"attributesToCrop": ["text"],
        "cropLength": 30,

Relevancy in between fields is too basic

In Elasticsearch you use a boost multiplier to specify, that the title is more important than the body. For example:

from elasticsearch_dsl import Q


title_match = Q("match", title={"query": word, "boost": 3.5}) 
body_match = Q("match", body={"query": word, "boost": 1.0})
match = title_match | body_match

That means you can express that the title is 3.5 times more important than the match on body.

With Meilisearch you have no such functionality (as far as I can see) but you can say that title > body and the way you do that is a bit odd. It's the order with which you define the searchable fields.

Search performance

My dataset is small. About 2,000 documents. I wasn't able to measure a significant difference. In both my search query implementations the time it takes is between 10 and 30 milliseconds. Both are fast enough. The time that matters is the networking overheads. The networking to and fro the database probably matters more but if the network is localhost the search time is irrelevant.

In conclusion

When you're already comfortable and versed in the more powerful beast that is Elasticsearch, it's less relevant. However, Meilisearch feels like a nicer experience in its simplicity if you're confronted with a choice on your next full-text search project.

You could say that in terms of core search functionality, to me, Meilisearch sits between PostgreSQL's full-text and Elasticsearch.

What often matters more, if the project is a team effort that involves many people that might outlast you, the operational side matters more. I.e. do you install it yourself or do you use a proprietary cloud provider (which both Elastic and Meilisearch Cloud are) then that's what needs to be more carefully considered? It's good to know though that Meilisearch has most of the core functionality, including great documentation, to build something really great.

The correct way to index data into Elasticsearch with (Python) elasticsearch-dsl

May 14, 2021
0 comments Python, MDN, Elasticsearch

This is how MDN Web Docs uses Elasticsearch. Daily, we build all the content and then upload it all using elasticsearch-dsl using aliases. Because there are no good complete guides to do this, I thought I'd write it down for the next person who needs to do something similar. Let's jump straight into the code. The reader will need a healthy dose of imagination to fill in their details.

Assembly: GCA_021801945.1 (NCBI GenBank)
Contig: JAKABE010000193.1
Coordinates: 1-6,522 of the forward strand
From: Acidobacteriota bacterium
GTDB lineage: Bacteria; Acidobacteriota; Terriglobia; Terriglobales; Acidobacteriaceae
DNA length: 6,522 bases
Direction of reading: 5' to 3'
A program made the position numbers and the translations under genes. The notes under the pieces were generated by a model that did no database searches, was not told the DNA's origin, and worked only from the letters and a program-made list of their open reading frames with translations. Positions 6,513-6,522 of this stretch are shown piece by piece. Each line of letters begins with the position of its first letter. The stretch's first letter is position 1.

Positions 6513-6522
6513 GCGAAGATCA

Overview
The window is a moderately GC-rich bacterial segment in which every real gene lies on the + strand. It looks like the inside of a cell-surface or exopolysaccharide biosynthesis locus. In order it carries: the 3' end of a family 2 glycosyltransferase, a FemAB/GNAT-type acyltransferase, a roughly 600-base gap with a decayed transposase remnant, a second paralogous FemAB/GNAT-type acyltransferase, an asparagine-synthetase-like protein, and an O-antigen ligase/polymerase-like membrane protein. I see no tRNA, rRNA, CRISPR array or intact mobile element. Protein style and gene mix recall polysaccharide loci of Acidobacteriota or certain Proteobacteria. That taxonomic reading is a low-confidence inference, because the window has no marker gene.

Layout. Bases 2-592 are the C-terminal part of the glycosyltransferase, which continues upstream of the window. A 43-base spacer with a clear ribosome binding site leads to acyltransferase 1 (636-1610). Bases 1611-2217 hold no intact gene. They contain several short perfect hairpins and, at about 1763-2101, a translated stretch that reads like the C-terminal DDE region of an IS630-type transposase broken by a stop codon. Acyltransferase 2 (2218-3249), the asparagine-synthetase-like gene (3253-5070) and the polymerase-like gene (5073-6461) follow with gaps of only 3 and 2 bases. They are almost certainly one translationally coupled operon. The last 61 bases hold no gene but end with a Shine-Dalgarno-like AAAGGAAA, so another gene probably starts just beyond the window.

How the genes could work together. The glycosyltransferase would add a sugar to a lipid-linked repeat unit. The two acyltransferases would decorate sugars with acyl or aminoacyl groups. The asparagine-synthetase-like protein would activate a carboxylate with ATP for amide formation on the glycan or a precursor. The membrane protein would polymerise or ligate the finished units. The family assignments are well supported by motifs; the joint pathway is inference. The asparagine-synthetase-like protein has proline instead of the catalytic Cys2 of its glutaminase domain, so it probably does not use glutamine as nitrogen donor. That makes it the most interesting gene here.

from datetime.datetime import utcnow

from elasticsearch_dsl import Document

PREFIX = "myprefix"

class MyDocument(Document):
    title = Text()
    body = Text()
    # ...

    class Index:
        name = (

What's important to note here is that the is dynamically allocated every single time the module is imported. It's not very important exactly what it is called but it's important that it becomes unique each time.
This means that when you start using MyDocument it will automatically figure out which index to use. Now, it's time to create the index and bulk publish it.

# Note! This example code skips over things like progress bars
# and verbose logging and misc sanity checks and stuff.

from elasticsearch.helpers import parallel_bulk
from elasticsearch_dsl import Index
from elasticsearch_dsl.connections import connections

from .models import MyDocument, PREFIX

def index(buildroot: Path, url: str, update=False):
    * 'buildroot' is where the files are we're going to read and index
    * 'url' is the host URL for the Elasticsearch server
    * 'update' is if just want to "cake on" a couple of documents 
      instead of starting over and doing a complete indexing.

    # Connect and stuff
    connections.create_connection(hosts=[url], retry_on_timeout=True)
    connection = connections.get_connection()
    health =
    status = health["status"]
    if status not in ("green", "yellow"):
        raise Exception(f"status {status} not green or yellow")

    if update:
        for name in connection.indices.get_alias():
            if name.startswith(f"{PREFIX}_"):
                document_index = Index(name)
            raise IndexAliasError(
                f"Unable to find an index called {PREFIX}_*"

        # Confusingly, `._index` is actually not a private API.
        # It's the documented way you're supposed to reach it.
        document_index = MyDocument._index

    def generator():
        for doc in Path(buildroot):
            # The reason for specifying the exact index name is that we might
            # be doing an update and if you don't specify it, elasticsearch_dsl
            # will fall back to using whatever Document._meta.Index automatically
            # becomes in this moment.
            yield to_search(doc, _index=document_index._name).to_dict(True)

    for success, info in parallel_bulk(connection, generator()):
        # 'success' is a boolean
        # 'info' has stuff like:
        #  - info["index"]["error"]
        #  - info["index"]["_shards"]["successful"]
        #  - info["index"]["_shards"]["failed"]

    if update:
        # When you do an update, Elasticsearch will internally delete the
        # previous docs (based on the _id primary key we set).
        # Normally, Elasticsearch will do this when you restart the cluster
        # but that's not something we usually do.
        # See
        # Now we're going to bundle the change to set the alias to point
        # to the new index and delete all old indexes.